STARRING: Jason Statham, Tyrese Gibson, Joan Allen, Ian McShane, Natalie Martinez, Jason Clarke

2008, Unknown Minutes, Directed by:
Paul W.S. Anderson

Mmmmmm… it tastes like sleaze.

It's easy to get huffy and indignant about Death Race. There's so much for respectable film-goers to hate: a big-budge remake of a true grindhouse classic, a lot of gratuitous violence, a giant studio trying to be hip for the kids, and the pretence of genuine social commentary undone by the way legitimate issues are exploited for cheap thrills. Strong arguments, one and all. And yet in some very tangible way, they miss the point. Death Race is supposed to revel in meaningless sadism. It's supposed to parlay important questions into ham-fisted button-pushing. It's supposed to be cheap and tacky and brazenly exploitative. Complaining about all that is like critiquing Snow White for being a cartoon or Yellow Submarine for being full of Beatles songs. Death Race is exactly what its creators wanted it to be and exactly what fans of quick, dirty thrills expect. Those inclined to other pursuits have plenty of warning to stay away.

On the other hand, this new version of 1975's Death Race 2000 loses a great deal of its predecessor's soul . Director Paul Bartel infused puckish iconoclasm into his original drive-in quickie, complete with cartoonish pro-wrestling-style drivers engaged in its cheerfully violent cross-country car race. "Iconoclastic" doesn't exactly fit director Paul W.S. Anderson, who helms the updated version as a cog in the NBC-Universal machine. It's clankier, grittier, and ostensibly more plausible: corporate product through and through, right down to the "don't try this at home" warning just before the final credits. It doesn't even have joyful bits of naughtiness like Euthanasia Day… and if you don't have Euthanasia Day, you really don't have Death Race, do you?

"It ain't Shakespeare, but carries an agreeable kick . . ."

Again, however, that signpost is well-lit and while this new version lacks the charm of its predecessor, it still makes good use of a very serviceable idea. The race this time takes place on an island prison in the near future. With the U.S. economy in collapse and gladiatorial blood sports on the rise (a not-so-subtle dig at the film's intended audience), the corporate forces running the penal system hit upon a brilliant notion.

They rig hot rods with machine guns, place condemned prisoners behind the wheel, and let them strafe their way around a track for the chance to earn their freedom. It becomes a pay-per-view sensation, overseen by the prison's ice queen warden (a gloriously slumming Joan Allen) and maintained by colorful driver/inmates like Machine Gun Joe (Tyrese Gibson). When former stock-car racer Jensen Ames (Jason Statham) is wrongly convicted of murdering his wife, the warden sees an opportunity to keep the franchise in the pink. Fan-favorite Frankenstein was killed in the most recent race, but he always wore a mask and no one knew what he looked like. With a little prodding, Ames can don the same get-up and return Frankenstein to the Death Race circuit.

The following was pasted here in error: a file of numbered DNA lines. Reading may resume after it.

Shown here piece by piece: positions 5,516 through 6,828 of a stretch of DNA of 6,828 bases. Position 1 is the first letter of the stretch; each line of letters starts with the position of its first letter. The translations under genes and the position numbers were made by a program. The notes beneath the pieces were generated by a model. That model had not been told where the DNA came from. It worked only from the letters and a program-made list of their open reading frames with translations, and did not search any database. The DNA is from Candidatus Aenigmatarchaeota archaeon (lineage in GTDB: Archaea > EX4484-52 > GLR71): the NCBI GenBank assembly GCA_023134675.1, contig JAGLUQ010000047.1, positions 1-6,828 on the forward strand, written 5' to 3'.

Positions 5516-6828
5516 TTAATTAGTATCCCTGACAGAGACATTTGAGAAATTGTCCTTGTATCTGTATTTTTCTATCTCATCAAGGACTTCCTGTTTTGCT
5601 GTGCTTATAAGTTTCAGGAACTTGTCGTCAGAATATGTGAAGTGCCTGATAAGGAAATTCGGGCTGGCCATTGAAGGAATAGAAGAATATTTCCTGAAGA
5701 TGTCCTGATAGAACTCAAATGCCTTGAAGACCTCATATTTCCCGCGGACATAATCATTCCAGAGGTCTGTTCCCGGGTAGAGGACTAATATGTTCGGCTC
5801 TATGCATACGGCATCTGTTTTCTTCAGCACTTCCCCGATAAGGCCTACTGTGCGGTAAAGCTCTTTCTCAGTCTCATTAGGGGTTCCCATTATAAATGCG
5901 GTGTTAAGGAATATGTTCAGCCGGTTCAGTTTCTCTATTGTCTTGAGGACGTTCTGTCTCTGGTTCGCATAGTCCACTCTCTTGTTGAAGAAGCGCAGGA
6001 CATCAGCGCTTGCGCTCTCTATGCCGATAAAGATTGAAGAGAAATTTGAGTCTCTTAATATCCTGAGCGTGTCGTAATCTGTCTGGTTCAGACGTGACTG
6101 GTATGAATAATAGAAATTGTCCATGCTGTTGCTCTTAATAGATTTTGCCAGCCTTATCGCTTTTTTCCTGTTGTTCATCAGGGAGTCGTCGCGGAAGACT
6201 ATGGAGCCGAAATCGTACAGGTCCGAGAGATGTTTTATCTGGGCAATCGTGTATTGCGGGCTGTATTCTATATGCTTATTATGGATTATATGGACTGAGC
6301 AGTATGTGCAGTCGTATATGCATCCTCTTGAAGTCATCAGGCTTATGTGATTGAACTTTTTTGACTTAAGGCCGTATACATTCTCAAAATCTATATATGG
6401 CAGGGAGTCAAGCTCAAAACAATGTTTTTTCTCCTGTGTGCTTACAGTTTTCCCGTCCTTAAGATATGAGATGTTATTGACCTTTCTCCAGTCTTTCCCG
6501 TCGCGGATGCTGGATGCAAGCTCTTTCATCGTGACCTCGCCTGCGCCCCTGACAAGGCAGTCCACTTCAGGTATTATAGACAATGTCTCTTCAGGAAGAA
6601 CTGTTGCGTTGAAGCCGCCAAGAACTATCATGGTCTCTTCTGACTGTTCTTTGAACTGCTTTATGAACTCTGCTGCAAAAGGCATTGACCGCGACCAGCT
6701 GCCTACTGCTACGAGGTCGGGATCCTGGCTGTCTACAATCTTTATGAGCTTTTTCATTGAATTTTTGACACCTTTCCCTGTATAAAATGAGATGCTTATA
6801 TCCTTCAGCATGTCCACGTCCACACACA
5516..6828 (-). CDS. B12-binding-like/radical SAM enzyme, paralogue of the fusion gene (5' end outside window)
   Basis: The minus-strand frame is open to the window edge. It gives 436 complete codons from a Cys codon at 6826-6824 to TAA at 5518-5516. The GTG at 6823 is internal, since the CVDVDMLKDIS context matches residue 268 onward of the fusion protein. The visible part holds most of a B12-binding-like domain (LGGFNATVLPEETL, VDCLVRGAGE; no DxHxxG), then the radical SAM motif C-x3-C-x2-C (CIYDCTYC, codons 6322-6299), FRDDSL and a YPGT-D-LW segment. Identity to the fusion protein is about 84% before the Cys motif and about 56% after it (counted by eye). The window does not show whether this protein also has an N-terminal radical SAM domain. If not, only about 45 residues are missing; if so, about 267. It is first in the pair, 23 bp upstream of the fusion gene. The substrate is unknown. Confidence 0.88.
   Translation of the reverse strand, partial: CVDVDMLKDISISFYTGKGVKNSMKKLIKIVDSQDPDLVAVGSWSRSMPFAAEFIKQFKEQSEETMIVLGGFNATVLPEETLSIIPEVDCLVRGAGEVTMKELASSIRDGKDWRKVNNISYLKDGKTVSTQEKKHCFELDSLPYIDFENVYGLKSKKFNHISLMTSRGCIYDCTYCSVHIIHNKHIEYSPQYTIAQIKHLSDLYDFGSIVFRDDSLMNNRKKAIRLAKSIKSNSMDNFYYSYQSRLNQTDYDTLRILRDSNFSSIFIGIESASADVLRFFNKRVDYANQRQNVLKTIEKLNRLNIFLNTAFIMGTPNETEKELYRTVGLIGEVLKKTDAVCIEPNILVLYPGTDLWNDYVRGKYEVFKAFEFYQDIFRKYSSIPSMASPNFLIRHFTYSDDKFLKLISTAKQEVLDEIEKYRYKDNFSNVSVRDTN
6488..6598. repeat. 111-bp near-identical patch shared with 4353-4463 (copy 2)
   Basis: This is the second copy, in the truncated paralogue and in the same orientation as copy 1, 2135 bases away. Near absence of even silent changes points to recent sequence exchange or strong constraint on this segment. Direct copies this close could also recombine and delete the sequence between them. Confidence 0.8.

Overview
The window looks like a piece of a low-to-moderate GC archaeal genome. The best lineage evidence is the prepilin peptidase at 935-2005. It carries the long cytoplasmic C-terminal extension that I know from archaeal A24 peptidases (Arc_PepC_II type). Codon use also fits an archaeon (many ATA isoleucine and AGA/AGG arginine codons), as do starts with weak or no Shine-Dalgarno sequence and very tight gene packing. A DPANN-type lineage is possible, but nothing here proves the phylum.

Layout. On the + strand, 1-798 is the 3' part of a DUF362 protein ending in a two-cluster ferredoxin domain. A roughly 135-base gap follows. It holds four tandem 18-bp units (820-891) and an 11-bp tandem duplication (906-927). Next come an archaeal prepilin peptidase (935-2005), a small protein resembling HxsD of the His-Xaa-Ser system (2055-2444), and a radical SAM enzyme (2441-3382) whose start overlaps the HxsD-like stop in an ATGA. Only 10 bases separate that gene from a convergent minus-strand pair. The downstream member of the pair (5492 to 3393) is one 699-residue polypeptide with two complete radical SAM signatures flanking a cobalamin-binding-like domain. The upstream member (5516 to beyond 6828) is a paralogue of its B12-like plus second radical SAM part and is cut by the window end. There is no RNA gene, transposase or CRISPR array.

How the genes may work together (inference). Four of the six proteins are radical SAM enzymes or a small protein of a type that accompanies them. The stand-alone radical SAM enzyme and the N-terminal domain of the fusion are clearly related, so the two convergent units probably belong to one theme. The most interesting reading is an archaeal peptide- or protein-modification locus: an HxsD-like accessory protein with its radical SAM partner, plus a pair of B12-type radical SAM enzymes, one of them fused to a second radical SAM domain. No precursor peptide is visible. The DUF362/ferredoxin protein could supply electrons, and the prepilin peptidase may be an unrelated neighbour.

As satire, it's supremely po-faced and Anderson's crude swipes at our current economic woes never reflect the courage of his convictions. He does much better with the kinetic mayhem of the races themselves--chopped up by blink-and-you'll-miss-it editing, but infused with the kind of raw energy that comes from using proper stunt work alongside the green screens. Death Race adds a few interesting kinks to its central gimmick, which keeps the endless demolition derbies from becoming repetitive. Statham has carved a nice little niche for himself in the B-movie universe, and his appealing mixture of toughness and sympathy gives us a viable rooting interest amid all the cardboard characters. Ian McShane chimes in too as his unflappable mechanic Coach, and while this work is clearly beneath someone like Allen, she sports a perennial twinkle in her eye reminding would-be critics to lighten the hell up.

Beyond that, Death Race goes nowhere gloriously fast, tossing out loads of horrible people for Ames to snuff and skating on the contrived notion that somehow the rigged game he's playing can be beaten. It ain't Shakespeare, but carries an agreeable kick and the film's grimy post-industrial atmosphere has a stark simplicity which becomes endearing after awhile. The potential for a genuinely great action movie glimmers somewhere in there too, tough to spot but tantalizing when it appears. It's enough to remind us how much further this concept might have gone were the filmmakers not perfectly happy wallowing in the sewers. Those prepared to join them down there will find plenty of amoral diversions to spice things up. August was made for movies like Death Race.

You don't have to like it, but you can't fault it for being true to its nature: as guilty a pleasure as you're likely to find.

- Rob Vaux


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